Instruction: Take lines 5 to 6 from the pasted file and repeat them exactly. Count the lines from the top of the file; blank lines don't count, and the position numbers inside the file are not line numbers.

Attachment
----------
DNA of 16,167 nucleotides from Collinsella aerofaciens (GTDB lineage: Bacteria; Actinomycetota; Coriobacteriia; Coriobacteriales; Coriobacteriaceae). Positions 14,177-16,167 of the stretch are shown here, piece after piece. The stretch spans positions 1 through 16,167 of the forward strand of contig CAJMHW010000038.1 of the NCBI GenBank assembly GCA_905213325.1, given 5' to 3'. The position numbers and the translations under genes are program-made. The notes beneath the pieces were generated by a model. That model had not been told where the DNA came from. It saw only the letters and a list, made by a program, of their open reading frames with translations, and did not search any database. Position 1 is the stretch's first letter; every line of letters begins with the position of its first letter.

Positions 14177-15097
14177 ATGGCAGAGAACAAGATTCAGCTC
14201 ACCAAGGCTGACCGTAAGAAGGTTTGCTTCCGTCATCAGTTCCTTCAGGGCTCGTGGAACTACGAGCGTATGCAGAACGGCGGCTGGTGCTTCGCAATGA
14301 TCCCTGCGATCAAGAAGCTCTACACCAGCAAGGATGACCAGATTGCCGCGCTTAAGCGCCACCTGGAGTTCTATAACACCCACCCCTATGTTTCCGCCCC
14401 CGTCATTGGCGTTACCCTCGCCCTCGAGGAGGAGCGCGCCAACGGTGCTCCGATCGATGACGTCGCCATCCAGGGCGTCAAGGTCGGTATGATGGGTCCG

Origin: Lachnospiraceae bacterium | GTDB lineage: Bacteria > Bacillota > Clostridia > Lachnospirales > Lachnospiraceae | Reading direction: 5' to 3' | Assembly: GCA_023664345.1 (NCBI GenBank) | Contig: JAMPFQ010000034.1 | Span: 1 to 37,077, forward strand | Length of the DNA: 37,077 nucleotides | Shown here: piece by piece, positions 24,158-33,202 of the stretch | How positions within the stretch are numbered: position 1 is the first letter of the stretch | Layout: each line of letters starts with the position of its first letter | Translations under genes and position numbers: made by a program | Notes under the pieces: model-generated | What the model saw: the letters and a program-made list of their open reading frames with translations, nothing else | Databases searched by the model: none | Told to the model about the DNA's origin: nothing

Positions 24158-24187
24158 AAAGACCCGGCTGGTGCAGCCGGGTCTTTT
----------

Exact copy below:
14301 TCCCTGCGATCAAGAAGCTCTACACCAGCAAGGATGACCAGATTGCCGCGCTTAAGCGCCACCTGGAGTTCTATAACACCCACCCCTATGTTTCCGCCCC
14401 CGTCATTGGCGTTACCCTCGCCCTCGAGGAGGAGCGCGCCAACGGTGCTCCGATCGATGACGTCGCCATCCAGGGCGTCAAGGTCGGTATGATGGGTCCG